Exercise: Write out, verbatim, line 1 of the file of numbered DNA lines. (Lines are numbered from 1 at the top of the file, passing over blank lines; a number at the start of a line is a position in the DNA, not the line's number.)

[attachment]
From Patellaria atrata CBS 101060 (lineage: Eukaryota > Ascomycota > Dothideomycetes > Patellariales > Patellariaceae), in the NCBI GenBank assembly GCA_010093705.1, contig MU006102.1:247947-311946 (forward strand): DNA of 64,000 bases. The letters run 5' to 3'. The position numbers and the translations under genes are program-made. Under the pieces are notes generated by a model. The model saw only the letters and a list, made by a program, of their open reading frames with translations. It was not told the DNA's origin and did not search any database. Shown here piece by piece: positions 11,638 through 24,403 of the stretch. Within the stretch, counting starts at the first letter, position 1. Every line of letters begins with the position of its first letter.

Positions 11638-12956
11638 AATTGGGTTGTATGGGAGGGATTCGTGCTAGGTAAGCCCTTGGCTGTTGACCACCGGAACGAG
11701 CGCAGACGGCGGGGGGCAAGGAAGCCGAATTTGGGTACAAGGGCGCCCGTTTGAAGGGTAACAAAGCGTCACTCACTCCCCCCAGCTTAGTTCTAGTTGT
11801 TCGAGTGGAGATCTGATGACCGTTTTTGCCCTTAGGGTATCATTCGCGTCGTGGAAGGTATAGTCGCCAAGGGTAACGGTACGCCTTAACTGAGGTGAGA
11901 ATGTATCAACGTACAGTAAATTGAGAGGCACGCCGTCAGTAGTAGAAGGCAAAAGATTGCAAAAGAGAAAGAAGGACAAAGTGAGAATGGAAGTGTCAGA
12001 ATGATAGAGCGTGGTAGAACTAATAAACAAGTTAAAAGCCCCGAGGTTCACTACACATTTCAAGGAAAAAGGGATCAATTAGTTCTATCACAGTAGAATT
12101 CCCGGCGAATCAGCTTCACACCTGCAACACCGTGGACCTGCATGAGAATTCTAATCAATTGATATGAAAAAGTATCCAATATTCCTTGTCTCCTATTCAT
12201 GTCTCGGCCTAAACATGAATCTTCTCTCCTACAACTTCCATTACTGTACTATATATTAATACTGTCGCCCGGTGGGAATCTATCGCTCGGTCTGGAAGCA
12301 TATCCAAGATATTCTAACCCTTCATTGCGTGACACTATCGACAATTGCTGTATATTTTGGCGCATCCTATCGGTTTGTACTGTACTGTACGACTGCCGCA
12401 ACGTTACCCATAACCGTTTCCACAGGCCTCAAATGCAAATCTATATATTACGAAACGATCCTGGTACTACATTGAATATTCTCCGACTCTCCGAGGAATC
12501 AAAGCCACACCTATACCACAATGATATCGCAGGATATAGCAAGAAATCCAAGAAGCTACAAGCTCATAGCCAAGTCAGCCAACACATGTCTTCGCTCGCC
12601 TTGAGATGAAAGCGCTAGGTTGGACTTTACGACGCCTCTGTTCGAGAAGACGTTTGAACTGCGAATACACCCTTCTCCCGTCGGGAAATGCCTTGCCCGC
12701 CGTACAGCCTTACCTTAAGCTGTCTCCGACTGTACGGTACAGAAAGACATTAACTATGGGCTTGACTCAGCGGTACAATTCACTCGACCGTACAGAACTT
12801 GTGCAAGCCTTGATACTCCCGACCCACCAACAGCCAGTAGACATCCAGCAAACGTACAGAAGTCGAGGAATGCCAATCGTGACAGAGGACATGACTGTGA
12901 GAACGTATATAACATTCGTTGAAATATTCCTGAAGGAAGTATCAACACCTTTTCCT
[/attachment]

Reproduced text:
From Patellaria atrata CBS 101060 (lineage: Eukaryota > Ascomycota > Dothideomycetes > Patellariales > Patellariaceae), in the NCBI GenBank assembly GCA_010093705.1, contig MU006102.1:247947-311946 (forward strand): DNA of 64,000 bases. The letters run 5' to 3'. The position numbers and the translations under genes are program-made. Under the pieces are notes generated by a model. The model saw only the letters and a list, made by a program, of their open reading frames with translations. It was not told the DNA's origin and did not search any database. Shown here piece by piece: positions 11,638 through 24,403 of the stretch. Within the stretch, counting starts at the first letter, position 1. Every line of letters begins with the position of its first letter.